An article in the latest The Futurist magazine (January-February 2008) summarizes an essay by Peter Schwartz & Doug Randall about wild cards in world affairs. (For futurists, a wild card is something that was thought to be a low-probability, but high-impact, event. Example: the collapse of the Soviet Union.) Some of the “strategic surprises” they see on the horizon that world leaders need to contemplate:
“The warning signs are there if one’s eyes are open to them,” Schwartz & Randall write. “The world’s business and government leaders will be immeasurably better off if they carefully consider how these scenarios could come to pass and act today to create maneuvering room for the radically different world that these game-changing events could create.”
The Futurist summarized “Ahead of the Curve: Anticipating Strategic Surprise,” by Peter Schwartz & Doug Randall, an essay in Blindside: How to Anticipate Forcing Events and Wild Cards in Global Politics, edited by Francis Fukuyama (Brookings Institution, 2007).
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Top five political issues in the U.S. (November 2007)
Issues cited as either a first or second priority, by all polled adults (regardless of political party)
- Iraq (46%)
- Health care (34%)
- Jobs/economic growth (27%)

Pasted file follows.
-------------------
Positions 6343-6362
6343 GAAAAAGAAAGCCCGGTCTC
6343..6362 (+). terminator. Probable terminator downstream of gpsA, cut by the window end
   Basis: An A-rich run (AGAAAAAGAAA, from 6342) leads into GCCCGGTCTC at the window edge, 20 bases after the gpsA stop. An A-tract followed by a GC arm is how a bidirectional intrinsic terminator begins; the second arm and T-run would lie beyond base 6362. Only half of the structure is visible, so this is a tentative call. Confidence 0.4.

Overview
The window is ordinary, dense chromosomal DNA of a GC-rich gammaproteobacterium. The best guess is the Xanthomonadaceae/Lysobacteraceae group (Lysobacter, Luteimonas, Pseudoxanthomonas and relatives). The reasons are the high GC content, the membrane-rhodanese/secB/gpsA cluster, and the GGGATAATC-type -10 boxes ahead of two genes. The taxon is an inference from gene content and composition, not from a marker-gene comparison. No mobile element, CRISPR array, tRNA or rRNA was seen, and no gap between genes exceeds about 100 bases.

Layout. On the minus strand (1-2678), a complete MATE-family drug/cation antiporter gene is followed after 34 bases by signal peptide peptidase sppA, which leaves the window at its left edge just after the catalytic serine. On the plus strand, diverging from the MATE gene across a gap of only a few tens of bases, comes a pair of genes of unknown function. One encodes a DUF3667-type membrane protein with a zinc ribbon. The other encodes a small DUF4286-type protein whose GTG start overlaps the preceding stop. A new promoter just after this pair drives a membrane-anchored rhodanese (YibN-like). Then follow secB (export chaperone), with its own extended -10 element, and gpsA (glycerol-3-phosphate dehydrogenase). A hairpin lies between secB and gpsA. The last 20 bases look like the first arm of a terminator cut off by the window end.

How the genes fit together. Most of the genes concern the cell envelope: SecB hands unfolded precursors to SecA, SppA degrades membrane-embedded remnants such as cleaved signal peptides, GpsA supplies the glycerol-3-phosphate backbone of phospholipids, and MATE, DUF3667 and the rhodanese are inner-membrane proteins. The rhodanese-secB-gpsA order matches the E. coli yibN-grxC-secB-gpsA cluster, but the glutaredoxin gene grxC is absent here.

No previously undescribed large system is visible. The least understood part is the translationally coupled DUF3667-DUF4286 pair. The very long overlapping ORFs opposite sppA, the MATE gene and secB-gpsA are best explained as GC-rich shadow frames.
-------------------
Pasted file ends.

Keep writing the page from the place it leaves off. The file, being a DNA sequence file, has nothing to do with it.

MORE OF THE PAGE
- Illegal immigration (24%)
- Terrorism (23%)
Source: Wall Street Journal / NBC News telephone poll of 1,509 adults, conducted in early November (reported 19 November 2007). Note: The margin of error is +/- 2.5 percentage points, so the difference between Nos. 4 and 5 is negligible.
Related: Poll: Americans are gloomy about the future
A key tenet of current U.S. foreign policy is to export democracy to other countries. So, how well does that really work? What are the critical success factors for one nation imposing democracy on another?
The Washington Post (17 September 2007) reports on new research by political scientists Andrew Enterline and J. Michael Greig that sheds light on this. Enterline & Greig studied 41 cases over the past 200 years and came up with four critical success factors (ingredients) for imposing democracy:
- large occupation forces early on to stamp out nascent insurgencies;
- a clear message that occupation forces were willing to spend many years to make democracy work;
- an ethnically homogeneous population, where politics was less likely to splinter along sectarian lines; and,
- the good fortune to have neighboring countries that were also democratic, or least didn’t interfere.
The two most successful “forced democracies” — West Germany and Japan — had all four ingredients. They’re in the category of “strong democracies,” which tend to survive at least 15 years and perhaps indefinitely.
Then there are the “weak democracies,” such as The Philippines, which tend to fail within the first 10 years.
Iraq, unfortunately, has none of the four ingredients.
Continue reading “Lessons in forced democracy”